How Does Smoking Cause Cancer?

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Cigarette smoking causes a significant number of cancers, and it is responsible for about a third of the cancer that occurs in the United States. Discover how smoking can lead to cancer of the lip, mouth, tongue, vocal chords, esophagus, stomach, pancreas, urinary bladder and kidney with help from a pulmonary disease research expert in this free video on the effects of smoking.

Part of the Video Series: Effects of Smoking
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Video Transcript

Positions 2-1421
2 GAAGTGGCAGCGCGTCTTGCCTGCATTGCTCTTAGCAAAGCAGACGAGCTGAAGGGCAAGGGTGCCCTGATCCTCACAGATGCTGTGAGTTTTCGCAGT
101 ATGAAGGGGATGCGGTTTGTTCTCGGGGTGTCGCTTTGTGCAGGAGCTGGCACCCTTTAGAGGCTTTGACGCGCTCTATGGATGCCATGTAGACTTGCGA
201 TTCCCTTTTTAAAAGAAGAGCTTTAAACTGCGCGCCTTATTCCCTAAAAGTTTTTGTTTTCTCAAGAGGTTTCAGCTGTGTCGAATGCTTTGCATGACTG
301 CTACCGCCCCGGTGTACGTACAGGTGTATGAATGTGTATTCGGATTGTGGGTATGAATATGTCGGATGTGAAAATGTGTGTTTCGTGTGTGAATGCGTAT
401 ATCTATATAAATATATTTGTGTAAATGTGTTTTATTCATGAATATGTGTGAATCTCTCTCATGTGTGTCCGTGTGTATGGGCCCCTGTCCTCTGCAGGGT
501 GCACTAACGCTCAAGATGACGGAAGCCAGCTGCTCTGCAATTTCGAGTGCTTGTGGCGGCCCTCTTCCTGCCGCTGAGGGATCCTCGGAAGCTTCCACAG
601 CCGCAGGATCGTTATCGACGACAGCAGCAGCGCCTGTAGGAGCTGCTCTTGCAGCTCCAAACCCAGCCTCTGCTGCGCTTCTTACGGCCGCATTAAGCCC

Hello I am Dr. David Burns. I am a Professor Emeritus at The University of California San Diego School of Medicine. Cigarette smoking causes a large number of cancers. It is responsible for about a third of cancer that occurs in the United States. It causes cancer of the lip, mouth, tongue, vocal chords, esophagus, stomach, pancreas, urinary bladder, kidney as well as leukemia and cancer of the cervix in women. Cancer is something that people perceive as a bolt of lightening because that is often the way they feel when the diagnosis is provided by a physician but in reality it is a process that occurs slowly over time. Cigarette smoking contains some 60 or so different cancer causing substances. Those substances are taken into the body, absorbed, transferred into cancer causing substances. Those substances interact with the DNA of different tissues. The DNA is that part of the cell that replicates to create a new cell. When it interacts with the carcinogens that DNA is damaged and so the cell then doesn't replicate exactly accurately. It makes a mistake. Many of those mistakes don't count because they cause the cell to die or disappear but some of them move the cell in the direction of becoming a cancer. Cancer really is a complicated process but in its simplest form it has two clear elements. The first is that a cancer loses the ability to stop growing. If you cut your skin the cells on either side of that cut grow together and when they come to the middle and touch each other they stop growing. If they don't stop growing as occurs in some people the scar will mound up and cause a bump or a tumor called a celoid. The second characteristic of a cancer is that it gains a capacity. It gains the capacity to invade the tissue around it. In contrast to that bump that is a celoid which simply sits there, what a cancer does is it eats away at the tissue around it. It gets into the blood stream and breaks off little pieces that go to other organs and cause metastatic disease and it also can spread to the lymphatic system to other parts of the same organ or even to other organs causing again metastatic disease which damages the brain or the bones or the liver or various other critical organs in the body. So as you smoke one, two, three, ten, twenty, thirty cigarettes a day seven days a week, four weeks a month, twelve months a year, year after year after year, it repetitively is exposing the cells in your body to these cancer causing substances. You are moving those cells step by step by step down the path from being a normal cell towards becoming a cancer cell gaining the capacity to continue to grow and the ability to invade other tissue. Once the cell fully transforms into a cancer it then grows and grows and grows until it creates enough symptoms to cause you to go to the doctor to have that cancer detected. Unfortunately for many cancers that are caused by cigarette smoking by the time the cancer is often detected the cancer is too far along to lead to effective treatment and so there is a very high mortality rate for particularly cancers of the lung, cancers of the esophagus and cancers of the pancreas. The good news is that if you quit smoking over time that risk can change particularly in relation to the other option that you have which is to continuing to smoke. So what you can do is over the course of ten or fifteen years of cessation you can gradually change your risk from that ten times that of a never smoking down to about twice that of someone who never smoked and that, if you quit by age 50 you can avoid many of the adverse risks of developing cancer that occur in individuals who continue to smoke after that age.

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